When it comes to meetings so many people get it wrong, so we have put together a few tips on how to get it right.
Only invite the people that need to attend; over-inviting can cause delays and waste people's time. Ensure the key members can and will attend so significant decisions can be made; there is little point in holding a meeting if you will need to repeat the meeting anyway with an absent party.
If the meeting isn't absolutely necessary then cancel. Holding a redundant meeting is a waste of people’s time and demonstrates that you don’t really value the importance of the work they do if you are willing to waste it.
In order to improve, it’s important to reflect on previous meetings. Assess what worked well, who made valuable contributions etc. so you can make an informed plan and implement an efficient meeting.
Organise all technicalities prior to meeting; test in advance and have someone on standby in case you experience any technical difficulties.
If you are using technical support be sure not to rely on it. Be certain that you know the content, so you can improvise and continue the meeting if anything does go wrong.
Make sure you do your research prior to meeting; if there is a name on the attendance list you don’t recognise make the effort to find out who they are and what they do; it will be appreciated. Spare some consideration for the attendee’s relationships with each other; if they are from different departments then be sure to make introductions.
Decide on a clear objective: what do you want to achieve at the meeting?
Make sure all attendees are fully informed to avoid confusion. Send out an agenda in advance, forward out all of the details prior to the meeting and send a reminder the day before.
Agendas are vital to a meetings success, informing and guiding attendees through the objectives. Without an agenda people often get carried away and meetings unnecessarily run overtime.
Distribute an agenda a couple of days prior to the meeting, this way there is no excuse for anyone to come unprepared. When planning the agenda it is good practise to schedule in order of importance, so the critical topics are covered first. This way, if for any reason the meeting is at risk of running late, you can still finish on time and cut/postpone the less important topics that weren't covered.
Finally, if you have made an agenda be sure to stick to it. If someone asks a question or raises a point irrelevant to the agenda, make a note of it and either follow it up after the meeting or schedule it in the next agenda.
Start and end on time; if someone is late then proceed anyway and they will have to face the embarrassment of walking in late. This will teach them not to be late again and will also send a message to others in the meeting, that tardiness is not tolerated. It is also important to lead by example, so be sure that you always arrive early to your own meetings.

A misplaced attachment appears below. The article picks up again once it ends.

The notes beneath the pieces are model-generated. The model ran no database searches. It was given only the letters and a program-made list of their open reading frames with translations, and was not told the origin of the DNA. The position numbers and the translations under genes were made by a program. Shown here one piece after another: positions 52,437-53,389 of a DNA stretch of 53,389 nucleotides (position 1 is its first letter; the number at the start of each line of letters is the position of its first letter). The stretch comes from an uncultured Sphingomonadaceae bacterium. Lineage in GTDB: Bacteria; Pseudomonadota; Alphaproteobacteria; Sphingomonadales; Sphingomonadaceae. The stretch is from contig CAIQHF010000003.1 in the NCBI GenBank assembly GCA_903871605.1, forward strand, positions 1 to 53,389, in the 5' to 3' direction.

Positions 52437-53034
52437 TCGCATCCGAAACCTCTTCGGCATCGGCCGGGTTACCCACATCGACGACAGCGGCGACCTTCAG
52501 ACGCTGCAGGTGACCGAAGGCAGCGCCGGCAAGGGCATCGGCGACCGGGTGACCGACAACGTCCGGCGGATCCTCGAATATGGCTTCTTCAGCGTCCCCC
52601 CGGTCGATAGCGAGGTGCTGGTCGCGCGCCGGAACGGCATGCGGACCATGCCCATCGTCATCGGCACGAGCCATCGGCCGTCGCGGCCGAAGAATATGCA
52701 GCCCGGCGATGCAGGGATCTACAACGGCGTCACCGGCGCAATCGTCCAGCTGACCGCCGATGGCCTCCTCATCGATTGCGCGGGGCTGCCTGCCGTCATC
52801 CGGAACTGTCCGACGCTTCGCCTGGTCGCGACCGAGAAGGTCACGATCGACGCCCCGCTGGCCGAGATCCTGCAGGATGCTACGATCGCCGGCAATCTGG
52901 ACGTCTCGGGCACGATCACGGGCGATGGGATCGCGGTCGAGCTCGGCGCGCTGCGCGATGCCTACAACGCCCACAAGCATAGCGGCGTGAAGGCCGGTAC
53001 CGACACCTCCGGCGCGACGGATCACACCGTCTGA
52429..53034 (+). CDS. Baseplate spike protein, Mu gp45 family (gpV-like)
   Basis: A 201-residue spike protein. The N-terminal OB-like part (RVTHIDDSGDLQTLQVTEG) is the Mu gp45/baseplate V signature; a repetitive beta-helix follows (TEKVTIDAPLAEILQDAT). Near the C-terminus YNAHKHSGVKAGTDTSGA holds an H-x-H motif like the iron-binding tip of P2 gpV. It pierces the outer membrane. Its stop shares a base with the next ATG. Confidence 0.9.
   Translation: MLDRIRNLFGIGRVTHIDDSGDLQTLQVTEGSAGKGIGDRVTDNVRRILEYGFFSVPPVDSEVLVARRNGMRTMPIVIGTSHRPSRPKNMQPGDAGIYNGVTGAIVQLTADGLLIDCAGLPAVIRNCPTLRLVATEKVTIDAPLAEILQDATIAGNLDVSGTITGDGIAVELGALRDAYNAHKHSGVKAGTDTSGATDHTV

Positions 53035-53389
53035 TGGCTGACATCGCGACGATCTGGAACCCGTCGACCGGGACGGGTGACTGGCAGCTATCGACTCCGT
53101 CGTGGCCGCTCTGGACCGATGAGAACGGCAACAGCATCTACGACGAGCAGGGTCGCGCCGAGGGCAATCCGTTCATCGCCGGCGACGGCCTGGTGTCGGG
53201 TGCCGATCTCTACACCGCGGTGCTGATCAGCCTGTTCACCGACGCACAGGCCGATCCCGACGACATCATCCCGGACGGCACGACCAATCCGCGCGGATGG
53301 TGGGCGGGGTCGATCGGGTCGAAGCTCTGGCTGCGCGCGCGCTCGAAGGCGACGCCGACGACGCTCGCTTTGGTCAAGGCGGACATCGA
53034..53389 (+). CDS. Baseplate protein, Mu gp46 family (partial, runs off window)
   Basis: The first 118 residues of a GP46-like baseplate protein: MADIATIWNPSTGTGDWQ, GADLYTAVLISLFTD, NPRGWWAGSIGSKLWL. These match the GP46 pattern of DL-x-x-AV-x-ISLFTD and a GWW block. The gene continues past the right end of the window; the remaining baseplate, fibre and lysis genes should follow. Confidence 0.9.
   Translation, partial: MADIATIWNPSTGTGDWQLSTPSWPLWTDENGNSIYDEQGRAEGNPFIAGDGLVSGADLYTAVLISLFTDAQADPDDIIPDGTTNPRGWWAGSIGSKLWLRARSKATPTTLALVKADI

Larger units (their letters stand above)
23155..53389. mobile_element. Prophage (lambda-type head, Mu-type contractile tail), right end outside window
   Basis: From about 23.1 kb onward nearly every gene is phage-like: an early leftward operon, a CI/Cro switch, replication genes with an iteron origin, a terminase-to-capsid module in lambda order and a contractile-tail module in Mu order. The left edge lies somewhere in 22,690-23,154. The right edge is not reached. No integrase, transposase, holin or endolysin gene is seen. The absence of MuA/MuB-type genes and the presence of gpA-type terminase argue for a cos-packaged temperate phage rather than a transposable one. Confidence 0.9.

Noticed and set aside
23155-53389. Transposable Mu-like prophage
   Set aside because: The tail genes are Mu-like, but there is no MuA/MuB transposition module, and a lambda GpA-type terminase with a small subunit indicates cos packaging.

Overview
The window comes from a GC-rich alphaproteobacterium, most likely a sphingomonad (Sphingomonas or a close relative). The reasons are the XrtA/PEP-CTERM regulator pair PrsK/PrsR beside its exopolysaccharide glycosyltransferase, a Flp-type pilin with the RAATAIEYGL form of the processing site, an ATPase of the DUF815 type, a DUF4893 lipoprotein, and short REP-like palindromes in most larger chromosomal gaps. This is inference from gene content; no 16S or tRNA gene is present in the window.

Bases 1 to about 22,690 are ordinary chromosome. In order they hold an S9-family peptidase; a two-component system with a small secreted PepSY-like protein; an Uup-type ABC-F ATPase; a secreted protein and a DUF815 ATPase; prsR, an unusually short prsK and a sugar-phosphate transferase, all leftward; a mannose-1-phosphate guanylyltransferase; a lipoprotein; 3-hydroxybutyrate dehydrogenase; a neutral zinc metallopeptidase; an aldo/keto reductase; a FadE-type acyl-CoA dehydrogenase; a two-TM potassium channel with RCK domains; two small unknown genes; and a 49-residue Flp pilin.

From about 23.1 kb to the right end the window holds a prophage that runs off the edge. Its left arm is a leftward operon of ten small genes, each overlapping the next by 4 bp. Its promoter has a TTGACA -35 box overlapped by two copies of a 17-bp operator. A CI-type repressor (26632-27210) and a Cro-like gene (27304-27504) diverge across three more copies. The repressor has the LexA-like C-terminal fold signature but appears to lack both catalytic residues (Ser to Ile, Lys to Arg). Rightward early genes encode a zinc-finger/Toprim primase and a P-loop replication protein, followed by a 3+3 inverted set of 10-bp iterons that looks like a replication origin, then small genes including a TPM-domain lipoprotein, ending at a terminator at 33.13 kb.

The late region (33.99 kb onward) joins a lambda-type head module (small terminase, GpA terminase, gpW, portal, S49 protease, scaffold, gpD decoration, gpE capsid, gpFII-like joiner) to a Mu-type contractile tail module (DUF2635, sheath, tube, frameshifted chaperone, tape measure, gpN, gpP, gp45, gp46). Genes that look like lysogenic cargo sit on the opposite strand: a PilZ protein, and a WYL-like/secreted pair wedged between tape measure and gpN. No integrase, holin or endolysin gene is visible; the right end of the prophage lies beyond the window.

Avoid meetings running over 1 hour 30 minutes; after this amount of time people tend to lose focus. If you need to have a longer meeting then take a break at this time so everyone can take a moment to refresh.
As the leader of the meeting, it is your responsibility to encourage participation and deter disruption.
It is important to maintain a level of balanced participation. There are always those who like the sound of their own voice and then there are those you hardly ever hear from. Without discouraging active participants make sure they don’t dominate; everyone in the meeting needs to feel valued.
The attitude you bring to the meeting is likely to rub off on others, so make sure you enter with a positive and productive mind-set. Encourage team productivity and keep everyone motivated throughout the meeting. Even if you have had to address some negative points, you still want everyone to leave feeling proud to be a part of the company/team.
Never underestimate simplicity, you will lose people’s attention and waste time if you overcomplicate; just get to the point and say it straight. Although it can be hard to avoid, ensure you don’t get sucked into a lengthy one-on-one conversation as this wastes everyone else’s time.
Remember to take personal notes. Even if there are minutes recorded it is still important to take note of the points directed at you, so you remember to take action after the meeting.
Demonstrate a strong team mentality, using ‘we’ rather than ‘me’ where possible.
Conclude the meeting on a high note; sometimes there will be unpleasant topics to discuss but to avoid leaving the team feeling demoralized get them out of the way early on.
Recap quickly at the end of the meeting to reinforce the important points and refresh everyone's memory.
Express your appreciation by sending out a follow up email, thanking the attendees for their presence and contribution.
Create an action plan to distribute with the minutes. Send out separate action plans if there are tasks assigned to individuals.
Give credit where credit is due; if someone has surpassed themselves or overachieved make sure they know it’s appreciated. This way they will know the work they do is valued and will strive to continue to impress.
Although it may not be feedback you want to hear, it is good practise to ask for anonymous feedback on the meeting, so you can improve next time.
It’s important to ensure the comfort of your guests. This comes down to the quality of the venue and its facilities: temperature, refreshments, seating, toilet facilities etc.